We have developed two types of infrared scene projectors for hardware-in-the-loop testing of thermal imaging cameras such as those used by fire-fighters. In one, direct projection, images are projected directly into the camera. In the other, indirect projection, images are projected onto a diffuse screen, which is then viewed by the camera. Both projectors use a digital micromirror array as the spatial light modulator. Two types of micromirror arrays are being investigated for this application, both having infrared windows: one is a Micromirror Array Projection System (MAPS) engine having resolution of 800 x 600 with mirrors on a 17 micrometer pitch; the other is a Discovery 1100 micromirror array having resolution of 1024 x 768 with mirrors on a 13.68 micrometer pitch. Fire-fighter cameras are typically based upon uncooled microbolometer arrays and currently have resolutions of 320 x 240 or lower. For direct projection, we use an argon-arc source, which provides spectral radiance equivalent to a 10,000 kelvin blackbody over the 7 micrometer to 14 micrometer wavelength range, to illuminate the micromirror array. For indirect projection, an expanded 4 watt CO2 laser beam at a wavelength of 10.6 microns illuminates the micromirror array and the scene formed by the first-order diffracted light from the array is projected onto a diffuse aluminum screen. In both projectors, a well-calibrated reference camera is used to provide non-uniformity correction and brightness calibration of the projected scenes, and the fire-fighter cameras alternately view the same scenes. In this paper, we compare the two methods for this application and report on our quantitative results.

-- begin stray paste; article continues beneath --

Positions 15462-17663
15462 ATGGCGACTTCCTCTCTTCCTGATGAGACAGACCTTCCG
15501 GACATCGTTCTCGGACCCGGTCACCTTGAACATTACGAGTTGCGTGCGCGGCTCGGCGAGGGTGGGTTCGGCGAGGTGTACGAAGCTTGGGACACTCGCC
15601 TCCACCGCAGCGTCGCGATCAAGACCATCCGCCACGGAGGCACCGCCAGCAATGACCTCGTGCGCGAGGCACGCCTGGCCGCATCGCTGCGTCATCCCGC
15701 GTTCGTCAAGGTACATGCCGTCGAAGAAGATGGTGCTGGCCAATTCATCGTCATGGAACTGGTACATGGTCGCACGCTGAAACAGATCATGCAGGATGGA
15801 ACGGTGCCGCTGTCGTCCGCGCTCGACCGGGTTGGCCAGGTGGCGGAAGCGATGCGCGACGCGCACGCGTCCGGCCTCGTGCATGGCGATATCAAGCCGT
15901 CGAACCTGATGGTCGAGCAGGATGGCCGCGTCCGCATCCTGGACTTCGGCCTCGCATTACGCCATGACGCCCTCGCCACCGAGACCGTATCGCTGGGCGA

Technologies for Synthetic Environments: Hardware-in-the-Loop Testing XIII
San Jose, CA
cameras, diffraction, fire-fighters, infrared, micromirrors, optics, scene projection